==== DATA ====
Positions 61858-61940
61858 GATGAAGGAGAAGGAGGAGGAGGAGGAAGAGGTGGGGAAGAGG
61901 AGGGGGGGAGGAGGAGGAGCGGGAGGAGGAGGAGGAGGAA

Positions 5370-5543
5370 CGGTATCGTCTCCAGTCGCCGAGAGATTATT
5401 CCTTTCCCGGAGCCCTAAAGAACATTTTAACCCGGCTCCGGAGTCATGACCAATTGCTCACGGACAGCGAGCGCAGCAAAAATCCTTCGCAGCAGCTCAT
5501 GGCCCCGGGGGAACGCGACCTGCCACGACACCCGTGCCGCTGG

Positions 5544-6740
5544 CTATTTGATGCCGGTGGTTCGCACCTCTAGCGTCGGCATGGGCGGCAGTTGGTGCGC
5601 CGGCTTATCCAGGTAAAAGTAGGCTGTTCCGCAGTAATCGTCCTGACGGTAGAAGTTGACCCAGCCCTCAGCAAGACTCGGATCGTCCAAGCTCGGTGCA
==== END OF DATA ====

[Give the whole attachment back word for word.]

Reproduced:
Positions 61858-61940
61858 GATGAAGGAGAAGGAGGAGGAGGAGGAAGAGGTGGGGAAGAGG
61901 AGGGGGGGAGGAGGAGGAGCGGGAGGAGGAGGAGGAGGAA

Positions 5370-5543
5370 CGGTATCGTCTCCAGTCGCCGAGAGATTATT
5401 CCTTTCCCGGAGCCCTAAAGAACATTTTAACCCGGCTCCGGAGTCATGACCAATTGCTCACGGACAGCGAGCGCAGCAAAAATCCTTCGCAGCAGCTCAT
5501 GGCCCCGGGGGAACGCGACCTGCCACGACACCCGTGCCGCTGG

Positions 5544-6740
5544 CTATTTGATGCCGGTGGTTCGCACCTCTAGCGTCGGCATGGGCGGCAGTTGGTGCGC
5601 CGGCTTATCCAGGTAAAAGTAGGCTGTTCCGCAGTAATCGTCCTGACGGTAGAAGTTGACCCAGCCCTCAGCAAGACTCGGATCGTCCAAGCTCGGTGCA